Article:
Article

Identification Of The True Bay Leaf And Its Substitutes

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Abstract

Bay leaf is a popular household spice used in flavoring foodstuff. The true bay leaf is derived from the bay laurel or sweet bay tree, Laurus nobilis, native to the Mediterranean region. However, leaves of several other species including Cinnamomum tamala (Indian bay leaf), Litsea glaucescens (Mexican bay leaf), Pimenta racemosa (West Indian bay leaf), Syzygium polyanthum (Indonesian bay leaf) and Umbellularia californica (Californian bay leaf) are also often sold as 'bay leaves' and are commonly substituted, adulterated or mistaken for the true bay leaves (Laurus nobilis) due to their similarity in appearance, aroma and flavor [1]. Thus, the name 'bay leaf' in herbal commerce may mean any of these botanicals [2]. The present work provides a detailed morpho-anatomical study of different types of bay leaves for correct identification of the true bay leaf and its substitutes. Acknowledgements: This research is supported by Science Based Authentication of Dietary Supplements and Botanical Dietary Supplement Research funded by the Food and Drug Administration grant # 1U01FD004246 – 05. References: [1] Tabanca N, Avonto C, et al. (2013)J Agric Food Chem 61: 12283 – 12291. [2] Leung AY, Foster S (2003) Encyclopedia of Common and Natural Ingredients used in Food, Drugs and Cosmetics. Wiley & Sons, Hoboken.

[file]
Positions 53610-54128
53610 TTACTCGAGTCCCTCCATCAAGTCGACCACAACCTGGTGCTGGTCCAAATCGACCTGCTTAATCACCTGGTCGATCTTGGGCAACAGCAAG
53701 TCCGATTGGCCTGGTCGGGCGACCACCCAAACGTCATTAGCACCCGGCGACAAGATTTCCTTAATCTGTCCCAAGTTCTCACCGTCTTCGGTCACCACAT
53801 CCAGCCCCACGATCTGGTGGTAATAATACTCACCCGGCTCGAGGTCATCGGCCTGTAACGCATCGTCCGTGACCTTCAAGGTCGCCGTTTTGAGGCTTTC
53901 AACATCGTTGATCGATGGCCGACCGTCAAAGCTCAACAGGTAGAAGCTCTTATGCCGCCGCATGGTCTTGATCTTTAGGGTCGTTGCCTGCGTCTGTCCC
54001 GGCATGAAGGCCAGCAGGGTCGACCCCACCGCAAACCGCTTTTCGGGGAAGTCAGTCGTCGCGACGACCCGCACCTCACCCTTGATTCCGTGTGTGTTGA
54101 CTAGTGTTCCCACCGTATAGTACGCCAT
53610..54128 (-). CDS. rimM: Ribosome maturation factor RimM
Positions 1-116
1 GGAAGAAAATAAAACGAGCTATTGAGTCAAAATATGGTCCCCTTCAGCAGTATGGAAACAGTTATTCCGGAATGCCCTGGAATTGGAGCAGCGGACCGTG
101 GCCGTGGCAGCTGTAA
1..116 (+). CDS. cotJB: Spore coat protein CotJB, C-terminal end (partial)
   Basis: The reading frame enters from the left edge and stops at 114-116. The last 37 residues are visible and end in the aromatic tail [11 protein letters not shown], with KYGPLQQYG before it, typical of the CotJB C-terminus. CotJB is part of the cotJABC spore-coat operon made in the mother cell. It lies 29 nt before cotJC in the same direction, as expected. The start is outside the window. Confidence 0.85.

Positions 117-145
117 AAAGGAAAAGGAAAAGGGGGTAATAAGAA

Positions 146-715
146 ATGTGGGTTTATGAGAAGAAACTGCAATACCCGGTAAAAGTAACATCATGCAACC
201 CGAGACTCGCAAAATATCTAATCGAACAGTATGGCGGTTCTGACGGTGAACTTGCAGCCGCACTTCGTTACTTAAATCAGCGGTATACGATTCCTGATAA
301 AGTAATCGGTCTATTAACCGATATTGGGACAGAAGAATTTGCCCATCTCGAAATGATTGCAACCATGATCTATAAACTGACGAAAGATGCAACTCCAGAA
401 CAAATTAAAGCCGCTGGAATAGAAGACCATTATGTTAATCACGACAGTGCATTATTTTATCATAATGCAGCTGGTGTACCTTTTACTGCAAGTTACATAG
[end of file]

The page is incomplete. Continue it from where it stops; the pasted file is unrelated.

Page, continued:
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A, E -in transverse sectional view; all others in surface view
  • G -Normal Light Microscopy
B, C, F, G -normal light microscopy. A, E -in transverse sectional view; all others in surface view; all unstained). A L. nobilis;
Mc: mucilage cell, Oa: oil cell attachment, Oc: oil cell, Oi: oil cell content, Ow: oil cell wall, Pa: palisade tissue, Sk: stalk of oil cell
  • H U Californica Lo
H U. californica. Lo: lower epidermis, Mc: mucilage cell, Oa: oil cell attachment, Oc: oil cell, Oi: oil cell content, Ow: oil cell wall, Pa: palisade tissue, Sk: stalk of oil cell, St: stomata, Up: upper epidermis. Bars: A, H = 20 µm;